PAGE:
Incompatibility: It's Not About You
"Communication is the core of any healthy relationship," I explain to him.
They sound like wise words but I uh, read a lot of dating advice discussion forums on fetish sites and listen to my friends lament about their disappointments with men, and warily laugh at the toxicity laced in the humour behind some of the viral relationship memes circulated around Tumblr and Twitter. So I'm not going to pretend it's a groundbreaking statement, but I've come to realize it's the only thing that's ever going to make it easier to be protective of my heart.
In my personal relationships, I often stress the need for us to try to communicate better. And when this need is met, it makes a noticeable improvement. Of course, it's not like I'm perfect either. I'm guilty of shutting down when crisis strikes, and I can be really withdrawn just for the sake of not making a scene. More often than not, I prefer to find a way to internalize turmoil and give myself closure rather than face confrontation.
So sometimes maybe he's vague and sometimes I'm too shy to speak up when my feelings are hurt. The journey to improve the trajectory of how we align with one another requires me learning to assert when something is Wrong and for whoever i'm with to avoid, for example, issues like being too detached or cryptic.
It's a learning process.
But the reason I advocate so much for communication is that it's a way to evade misunderstandings. Being clear about your intentions and expectations puts you on the same page. Otherwise it's easy to make assumptions or start reading into things that aren't there. Miscommunication is a breeding ground for drama, an anathema to any bond, be it platonic or romantic.
In my mind, when you communicate and you both Understand each other, it's easier to assess compatibility. Because once one or both of you start to stray from that agreed upon path, you can just conclude that it's not working and go your separate ways. I think it can be super disheartening, and painful, to no longer be in sync with someone in the same way you were--but I don't think it's ever personal. A person doesn't shift to being unable to meet your needs out of spite, but rather because their own priorities and preferences have adjusted for pretty much any number of reasons.
At the end of the day, incompatibility is not a reflection of desirability.
If you are honest, and you tell someone "I need X" and they don't do it, or can't, or start to but stop--if "X" is no longer something they can accept or offer, then you're incompatible. It doesn't mean you were necessarily wrong to request X. The other person isn't automatically flawed for being unable to fulfill that request. Objectively, the reality is that some people just aren't able to offer us anything sustainable, in the long run. And it's okay. It doesn't make either or both of you bad people.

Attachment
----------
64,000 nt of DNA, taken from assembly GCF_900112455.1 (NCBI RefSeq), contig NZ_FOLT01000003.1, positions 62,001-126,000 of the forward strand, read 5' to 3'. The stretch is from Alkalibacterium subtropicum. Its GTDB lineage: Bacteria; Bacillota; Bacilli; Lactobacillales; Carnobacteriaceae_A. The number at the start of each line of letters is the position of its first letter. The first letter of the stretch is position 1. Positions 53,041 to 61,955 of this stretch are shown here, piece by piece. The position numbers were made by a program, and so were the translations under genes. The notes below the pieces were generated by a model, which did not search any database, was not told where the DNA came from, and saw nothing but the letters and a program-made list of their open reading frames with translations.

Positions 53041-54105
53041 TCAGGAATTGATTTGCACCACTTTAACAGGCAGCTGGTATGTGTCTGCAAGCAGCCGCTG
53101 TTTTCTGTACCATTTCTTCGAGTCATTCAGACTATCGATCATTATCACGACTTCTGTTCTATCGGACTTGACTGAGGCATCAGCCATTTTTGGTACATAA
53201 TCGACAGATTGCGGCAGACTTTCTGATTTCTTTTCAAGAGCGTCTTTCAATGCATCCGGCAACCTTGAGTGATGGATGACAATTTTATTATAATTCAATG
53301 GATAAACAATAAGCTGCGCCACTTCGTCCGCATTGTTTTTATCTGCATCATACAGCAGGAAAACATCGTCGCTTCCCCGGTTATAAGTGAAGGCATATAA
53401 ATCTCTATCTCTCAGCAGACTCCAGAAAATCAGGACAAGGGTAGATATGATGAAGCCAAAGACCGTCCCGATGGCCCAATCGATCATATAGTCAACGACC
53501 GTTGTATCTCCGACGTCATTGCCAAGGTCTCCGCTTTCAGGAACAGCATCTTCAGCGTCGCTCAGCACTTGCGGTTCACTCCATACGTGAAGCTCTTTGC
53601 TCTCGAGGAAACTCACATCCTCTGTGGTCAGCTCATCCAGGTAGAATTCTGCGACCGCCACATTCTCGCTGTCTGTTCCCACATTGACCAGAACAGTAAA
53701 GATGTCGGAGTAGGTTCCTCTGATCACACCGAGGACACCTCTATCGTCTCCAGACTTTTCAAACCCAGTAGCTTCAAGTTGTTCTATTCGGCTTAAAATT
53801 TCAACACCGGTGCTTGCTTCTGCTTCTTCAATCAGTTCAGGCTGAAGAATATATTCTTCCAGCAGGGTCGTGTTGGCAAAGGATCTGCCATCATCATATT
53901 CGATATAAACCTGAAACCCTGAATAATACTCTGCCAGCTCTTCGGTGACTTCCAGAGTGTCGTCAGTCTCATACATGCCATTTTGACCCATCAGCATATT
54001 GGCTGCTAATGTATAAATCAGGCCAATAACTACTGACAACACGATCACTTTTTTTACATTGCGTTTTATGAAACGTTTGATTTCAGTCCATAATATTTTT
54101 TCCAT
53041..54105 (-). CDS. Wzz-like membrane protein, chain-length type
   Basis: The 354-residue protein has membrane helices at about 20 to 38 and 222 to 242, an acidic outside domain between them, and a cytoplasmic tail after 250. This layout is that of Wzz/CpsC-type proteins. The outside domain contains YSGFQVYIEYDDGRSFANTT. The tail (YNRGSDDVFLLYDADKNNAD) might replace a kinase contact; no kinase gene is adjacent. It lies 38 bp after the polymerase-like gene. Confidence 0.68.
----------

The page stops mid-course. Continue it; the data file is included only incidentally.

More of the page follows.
I don't think incompatibility should require someone to be the villain. You can be upset that "X" was a dealbreaker but still recognize that the other person's preferences are just as valid as yours.
Incompatibility has gotten easier for me to recognize with the more experiences I accumulated through dating or growing close to people. I'm learning that there are certain needs I'm willing to compromise on if other, more critical ones are being met. I'm learning not only what my needs are, but the root of why they're necessary at all--a question that often goes unasked when shopping for a partner.
Incompatibility rears its head in my dating life all the time. When I call up my best friends and sigh about the latest boy to make me cry, it's really more of a venting session. Some of my friends would take that same affront to their vulnerability as a cue to be more guarded with their hearts, but I do just the opposite: This one wasn't it, but maybe the next one...
Granted, incompatibility that is blatant in the early stages of courtship is always more palatable than incompatibility that rears "unexpectedly" after a prolonged time of the supposed opposite. It's why people seem to have 'checklists' for ideal potential partners and red flags that cue their intuition in the beginning. Finding out someone is a scam before you emotionally invest in them is no problem, and most people are grateful to have 'dodged a bullet'. But the devastation of any cathexis revealed to have been made in vain can be overwhelming for some.
My understanding is, it's important to be able to recognize toxicity in your personal life and aspire to better: to interactions that are fulfilling rather than draining. You can assert this without either of you having to be a "bad person". Not being the perfect match for someone else isn't a fatal character flaw, and learning to process disappointment without throwing a tantrum is always your best bet.